Getting older brings many things up for me. Amongst them is an acceptance of where I’m at on life’s stage, confidence in what I believe in, and an acknowledgment that while I may not be full of life, vigour and sexiness- I am nonetheless a worthwhile person who the marketers are seriously underestimating if they think that I have no opinion.

I am outspoken, passionate and articulate. I say what I want to say, but I always hope to be sensitive and aware of other people’s feelings and beliefs. Age does not hold me back. In fact it allows me the confidence of life’s experience to be more vocal and determined to have the voice that was largely silent when I was younger.

Growing older may not be all that and a bag o’ chips in the youth driven society that we currently live in, but I appreciate the freedom and confidence that I have now that was so lacking in my younger days. I always have my dear Gran and her wise words in my head as a reminder to me that getting old is only on the outside, and that inside I am still and always will be eighteen years of age.

Destiny can be in knowing where you are on life’s map and recoginising the things that are relevant and meaningful to you.

Care and kindness in unexpected places

According to all the current reports in the newspaper and on the TV, our Irish National Health Service is in shambles. There are stories featured almost every day about the heartbreak and suffering that vulnerable people have to endure at a time when they need care the most. There seems to be little praise for the services and for every bad story that is heard, there are another five waiting in the wings for their day in the spotlight.

I realise that no newspaper ever refused ink, and that good news rarely makes the front page, but I am heartened by my own recent experience with the Health Service and particularly with St James Hospital in Dublin where my mother is currently a patient.

I brought my mam (who is also terminally ill) to the A & E department of James Street hospital in Dublin late on Monday night June 18th on the advice of her GP. Her condition didn’t appear to relate to her current illness, but her GP quite rightly didn’t want to take any chances. From the waiting room she was triaged within five minutes and was admitted almost immediately. The care and attention that she received during the next few hours was of an exceptionally high standard, and was in contrast to previously heard stories about this particular department.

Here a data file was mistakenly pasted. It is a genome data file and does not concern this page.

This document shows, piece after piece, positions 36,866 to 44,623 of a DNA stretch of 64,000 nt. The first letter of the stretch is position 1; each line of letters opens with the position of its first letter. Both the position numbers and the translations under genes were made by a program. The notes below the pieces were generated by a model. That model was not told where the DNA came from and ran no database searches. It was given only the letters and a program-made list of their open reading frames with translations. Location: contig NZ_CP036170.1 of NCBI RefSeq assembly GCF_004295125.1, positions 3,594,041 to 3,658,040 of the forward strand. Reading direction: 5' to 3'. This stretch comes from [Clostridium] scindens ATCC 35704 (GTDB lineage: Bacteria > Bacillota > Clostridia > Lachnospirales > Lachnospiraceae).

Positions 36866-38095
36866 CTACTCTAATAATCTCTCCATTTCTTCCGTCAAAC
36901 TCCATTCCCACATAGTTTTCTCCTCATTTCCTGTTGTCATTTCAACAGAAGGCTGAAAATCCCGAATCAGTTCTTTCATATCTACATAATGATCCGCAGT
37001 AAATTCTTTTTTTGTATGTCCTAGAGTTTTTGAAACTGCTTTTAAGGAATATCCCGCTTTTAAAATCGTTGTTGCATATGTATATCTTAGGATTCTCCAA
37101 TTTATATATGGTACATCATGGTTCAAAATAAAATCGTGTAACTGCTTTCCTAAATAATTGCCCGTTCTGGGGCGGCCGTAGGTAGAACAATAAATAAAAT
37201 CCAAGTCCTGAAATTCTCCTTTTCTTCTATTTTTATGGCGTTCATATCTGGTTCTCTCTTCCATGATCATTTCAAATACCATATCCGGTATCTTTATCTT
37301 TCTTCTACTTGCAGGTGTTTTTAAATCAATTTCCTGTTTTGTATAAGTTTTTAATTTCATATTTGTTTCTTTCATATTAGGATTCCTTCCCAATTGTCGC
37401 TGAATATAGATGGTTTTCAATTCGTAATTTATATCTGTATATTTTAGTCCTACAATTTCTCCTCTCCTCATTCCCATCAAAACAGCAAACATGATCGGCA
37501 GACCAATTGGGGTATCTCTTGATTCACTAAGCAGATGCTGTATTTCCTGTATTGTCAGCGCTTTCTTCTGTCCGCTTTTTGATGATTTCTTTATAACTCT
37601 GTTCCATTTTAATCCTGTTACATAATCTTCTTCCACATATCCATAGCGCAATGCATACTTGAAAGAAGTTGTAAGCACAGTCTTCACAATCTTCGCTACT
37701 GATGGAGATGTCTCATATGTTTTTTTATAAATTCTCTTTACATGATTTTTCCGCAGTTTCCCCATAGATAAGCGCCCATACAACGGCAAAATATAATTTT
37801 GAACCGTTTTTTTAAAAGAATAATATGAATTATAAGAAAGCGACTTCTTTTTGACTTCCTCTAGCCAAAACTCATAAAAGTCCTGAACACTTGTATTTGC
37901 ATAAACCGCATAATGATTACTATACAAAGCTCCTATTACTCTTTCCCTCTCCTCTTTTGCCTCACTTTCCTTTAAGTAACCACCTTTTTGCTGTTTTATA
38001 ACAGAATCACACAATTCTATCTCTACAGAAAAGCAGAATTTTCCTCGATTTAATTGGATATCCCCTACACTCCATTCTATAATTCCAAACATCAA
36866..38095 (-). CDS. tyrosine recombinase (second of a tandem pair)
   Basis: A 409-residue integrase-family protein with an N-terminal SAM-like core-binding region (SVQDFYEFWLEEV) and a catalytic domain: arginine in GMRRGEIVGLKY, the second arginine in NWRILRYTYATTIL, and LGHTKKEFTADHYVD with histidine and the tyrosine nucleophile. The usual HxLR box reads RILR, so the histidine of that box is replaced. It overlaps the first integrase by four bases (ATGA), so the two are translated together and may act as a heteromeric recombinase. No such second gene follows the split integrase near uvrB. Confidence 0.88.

Despite being overcrowded with patients on trollies, there was one cubicle that was constantly kept empty during the night. Trollies were moved about by the staff with the dexterity of chess pieces as doctors came and consulted with, and diagnosed their patients. Each patient was wheeled into this empty cubicle in order to have complete privacy as doctors examined them. When the consultation was over, they were wheeled back out again leaving the cubicle ready for the next patient.

All this movement/ shifting/ wheeling/ tugging/pushing was carried out by the staff with constant cheerfulness and maximum efficiency. My mother was wheeled into that cubicle three times during the hours that we were there before she was eventually transferred to a ward. Being the beneficiaries of such a high level of privacy and dignity in the middle of a hustling busy A & E dept. was so welcome and so totally unexpected given the horrific experiences of other patients that are constantly referred to by the media. The current health service is hugely criticised most of the time- but my mother’s recent experience was one to be highly commended.

The unit that she is still on is staffed by dedicated people who look after her with diligent care, kindness and professionalism. Her every need is catered for and we are so lucky that her care team are so thorough in their work and expertise.

Since she was diagnosed with terminal cancer last year, the care and attention that my mother has received from the medical staff in St James Hospital has been nothing short of excellent. Her treatments and appointments run like clockwork, and she has always been present at the heart of every consultation and meeting about her illness.

Kindness, affection and good humour are the added bonuses that the staff provide, and my mother and the rest of my family are so grateful that she is being looked after with such compassion, thoughtfulness and consideration.

I have nothing but praise for all the health care professionals that surround us at the moment as my mother struggles to remain upbeat and as well as she can be given her fragile state. I have no doubt that while the Health Service in general is struggling and needs reform, St James Hospital as a centre of excellence is currently demonstrating how best practice can actually work as my mother and consequently the rest of our family are the recipients of this care.

Destiny can lie in the hands and hearts of unexpected people who come into our lives when they are needed the most.